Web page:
What do you learn in cooking classes? Are cooking lessons important?
To answer the question are cooking lessons important, we have to consider a number of things.
Cooking is an activity we learn at different stages of life; differently. A young persons version of bolognese with pasta will be very different to an adult’s version. Not only does life experience help the adult, there’s also learning to use utensils and preparation of ingredients that inevitably impacts the final meal.
Interestingly, cooking is also an activity we have “on repeat” due to essential personal and social benefits. For most of us, cooking brings great joy as we build confidence and share food we cook with family and loved ones. Even in pandemic times, we have found a way to continue being social with virtual cooking classes.
There’s growing interest in cooking
The good news is that in some ways, there’s growing interest in cooking and it is so amazing to see.
So why the growing interest in cooking?
It appears that our interest in cooking as a society has ‘blown up’ significantly for varying reasons.
Modern society’s lifestyle is placing demands on our home- life, reducing time spent cooking with family for relaxation and to enjoy cooking as an activity.
Over time, this trend has meant a loss of control over what we cook and eat, what we savour and how relaxed we are when making meals. it seems people want to regain their ability to reconnect!! They want more control and want to make sure they know what they are eating majority of the time.
Additionally, not knowing how to cook a homemade meal may be a problem for society in the long term. The rise in obesity rates is one strong evidence of why we should do all we can to take control of our lifestyles.
As well as the rise in obesity trends, there are many other practical reasons why we should not forget how to cook and what to cook.
The most important reason for us at Greenwich Pantry can be summed up in two main points.
Cooking and eating well supports living well. Living well supports our overall well being so that we feel energised and able to get on with our lives. In one sense it assumes the idea of balance. The eat well plate developed by nutritionists is an age old framework that has helped many people stay healthy across continents. By illustrating the amount and types of food we should aim for per meal or in a day, the Eatwell plate gives us a visual guide; after all,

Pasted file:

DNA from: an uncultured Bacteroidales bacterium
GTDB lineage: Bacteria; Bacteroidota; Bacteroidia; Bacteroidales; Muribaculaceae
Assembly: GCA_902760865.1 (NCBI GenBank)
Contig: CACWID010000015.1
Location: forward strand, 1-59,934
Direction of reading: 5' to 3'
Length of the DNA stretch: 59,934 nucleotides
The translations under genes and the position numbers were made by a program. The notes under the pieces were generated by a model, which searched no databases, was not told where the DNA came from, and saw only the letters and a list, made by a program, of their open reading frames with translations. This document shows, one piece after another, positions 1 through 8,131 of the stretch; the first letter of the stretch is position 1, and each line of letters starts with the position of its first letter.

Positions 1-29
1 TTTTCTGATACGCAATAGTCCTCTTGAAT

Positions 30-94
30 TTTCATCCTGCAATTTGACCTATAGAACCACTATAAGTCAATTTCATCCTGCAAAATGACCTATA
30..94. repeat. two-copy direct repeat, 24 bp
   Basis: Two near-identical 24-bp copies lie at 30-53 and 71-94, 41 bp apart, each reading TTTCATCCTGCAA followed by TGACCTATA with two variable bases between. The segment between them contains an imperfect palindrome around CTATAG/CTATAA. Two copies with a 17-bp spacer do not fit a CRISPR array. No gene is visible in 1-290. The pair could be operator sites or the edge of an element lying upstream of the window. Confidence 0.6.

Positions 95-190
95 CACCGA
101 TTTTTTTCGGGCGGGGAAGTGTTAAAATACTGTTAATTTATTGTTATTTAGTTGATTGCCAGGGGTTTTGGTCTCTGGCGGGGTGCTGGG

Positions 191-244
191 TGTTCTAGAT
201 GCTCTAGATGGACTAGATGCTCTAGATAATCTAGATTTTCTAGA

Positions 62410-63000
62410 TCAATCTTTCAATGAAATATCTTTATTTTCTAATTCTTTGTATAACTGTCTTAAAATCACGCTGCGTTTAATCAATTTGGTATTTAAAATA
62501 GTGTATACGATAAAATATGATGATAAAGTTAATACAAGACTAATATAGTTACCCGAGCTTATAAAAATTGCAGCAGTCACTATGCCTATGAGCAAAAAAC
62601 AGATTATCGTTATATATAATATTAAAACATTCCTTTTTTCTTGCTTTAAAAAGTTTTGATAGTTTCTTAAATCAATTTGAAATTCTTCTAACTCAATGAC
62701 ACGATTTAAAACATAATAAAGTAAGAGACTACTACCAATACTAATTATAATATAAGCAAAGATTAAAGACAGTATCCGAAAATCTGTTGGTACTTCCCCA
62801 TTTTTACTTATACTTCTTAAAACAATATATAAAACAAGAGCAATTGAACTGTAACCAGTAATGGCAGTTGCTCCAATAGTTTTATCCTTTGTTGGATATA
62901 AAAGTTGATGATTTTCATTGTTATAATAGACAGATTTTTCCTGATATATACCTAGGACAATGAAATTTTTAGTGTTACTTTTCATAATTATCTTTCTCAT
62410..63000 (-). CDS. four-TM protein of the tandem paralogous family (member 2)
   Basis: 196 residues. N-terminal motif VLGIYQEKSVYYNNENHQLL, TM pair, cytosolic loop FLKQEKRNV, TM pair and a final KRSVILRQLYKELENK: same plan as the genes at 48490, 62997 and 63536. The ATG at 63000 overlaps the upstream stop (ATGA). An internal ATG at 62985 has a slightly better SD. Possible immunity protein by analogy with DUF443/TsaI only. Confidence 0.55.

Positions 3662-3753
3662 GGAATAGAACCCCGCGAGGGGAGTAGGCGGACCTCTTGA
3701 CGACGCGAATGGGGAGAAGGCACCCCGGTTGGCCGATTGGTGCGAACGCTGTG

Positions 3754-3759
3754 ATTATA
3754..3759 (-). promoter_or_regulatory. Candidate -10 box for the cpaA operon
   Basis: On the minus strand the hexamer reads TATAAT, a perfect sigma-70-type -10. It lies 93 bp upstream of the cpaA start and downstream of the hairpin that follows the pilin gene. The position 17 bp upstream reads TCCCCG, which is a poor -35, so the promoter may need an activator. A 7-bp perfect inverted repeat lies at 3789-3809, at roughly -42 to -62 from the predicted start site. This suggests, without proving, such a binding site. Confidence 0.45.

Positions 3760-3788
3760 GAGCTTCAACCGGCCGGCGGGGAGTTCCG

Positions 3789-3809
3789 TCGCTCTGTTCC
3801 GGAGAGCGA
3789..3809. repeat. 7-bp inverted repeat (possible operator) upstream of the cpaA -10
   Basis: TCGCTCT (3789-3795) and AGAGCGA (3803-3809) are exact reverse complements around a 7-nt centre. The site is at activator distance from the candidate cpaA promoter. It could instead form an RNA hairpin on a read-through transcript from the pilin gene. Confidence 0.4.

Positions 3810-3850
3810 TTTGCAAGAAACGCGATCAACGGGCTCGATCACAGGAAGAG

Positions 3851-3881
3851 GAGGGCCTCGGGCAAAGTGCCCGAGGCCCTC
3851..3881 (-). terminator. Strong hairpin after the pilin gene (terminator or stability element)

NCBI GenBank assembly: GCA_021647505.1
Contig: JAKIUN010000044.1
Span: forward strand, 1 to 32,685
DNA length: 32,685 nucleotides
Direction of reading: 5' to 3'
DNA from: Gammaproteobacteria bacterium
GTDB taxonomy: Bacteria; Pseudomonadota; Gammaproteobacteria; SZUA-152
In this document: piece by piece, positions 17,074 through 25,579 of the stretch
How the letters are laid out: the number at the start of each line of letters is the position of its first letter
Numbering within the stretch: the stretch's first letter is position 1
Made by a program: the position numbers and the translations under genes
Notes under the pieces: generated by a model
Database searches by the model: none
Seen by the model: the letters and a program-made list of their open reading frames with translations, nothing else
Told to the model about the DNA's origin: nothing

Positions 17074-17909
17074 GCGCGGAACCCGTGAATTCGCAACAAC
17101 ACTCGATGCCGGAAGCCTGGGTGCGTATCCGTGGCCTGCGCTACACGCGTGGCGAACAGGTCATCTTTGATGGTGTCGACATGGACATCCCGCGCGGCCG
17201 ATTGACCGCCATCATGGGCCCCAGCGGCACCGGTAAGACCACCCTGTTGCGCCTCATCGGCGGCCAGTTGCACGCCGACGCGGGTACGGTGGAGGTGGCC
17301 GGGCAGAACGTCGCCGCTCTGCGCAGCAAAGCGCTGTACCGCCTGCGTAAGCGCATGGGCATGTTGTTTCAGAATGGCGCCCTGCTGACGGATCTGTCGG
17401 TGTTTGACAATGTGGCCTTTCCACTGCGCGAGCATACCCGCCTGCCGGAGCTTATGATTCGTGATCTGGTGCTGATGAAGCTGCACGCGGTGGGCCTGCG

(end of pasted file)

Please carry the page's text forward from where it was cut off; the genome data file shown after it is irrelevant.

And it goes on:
we eat with our eyes.
The messages that the Eatwell framework provides are so simple. Indeed, many of us might have heard them repeated by parents, teachers and carers during childhood. However the simplest messages are sometimes the most challenging to grasp. In reality it’s about practice making perfect.
So how do we get to practice good cooking habit? Practice comes in the kitchen without a doubt, it comes when learning recipes that allow us to see the reality of the Eatwell framework for ourselves.
Not only that, when the food actually taste great, it all becomes very believable and real. Once reality hits home, habits starts to take shape and form around cooking delicious recipes that are not only nutritious but taste great too. Bam!
Food sustainability, the sustainability of future generations matters.
Greenwich Pantry recognises that sustainability has many facets involving organisations and individuals working towards long term goals.
One definition is that sustainability is ensuring decisions made now, do not negatively impact future generations. This approach suggests everyone has a part to play.
Every business can be a force for good and more importantly every individual can be a force for good to themselves and for future generations.
Cooking neatly fits here because there are a number of decisions we all make about what to eat, when to eat and where to eat! Even as a skill it’s important to pass on to future generations and thankfully the pandemic has brought this to light as we found the time to spend together in our family units and catching up with ourselves.
When you attend a cooking class several skills will be passed on to you. Skills such as cooking methods, short cuts, tips, cooking styles, ingredient knowledge and of course the food you cook and take home which can be shared with loved ones on repeat.
By learning to cook many have rediscovered new ways of enjoying life.
If you’re one of those we’d love to hear from you.
What have you learned to cook recently?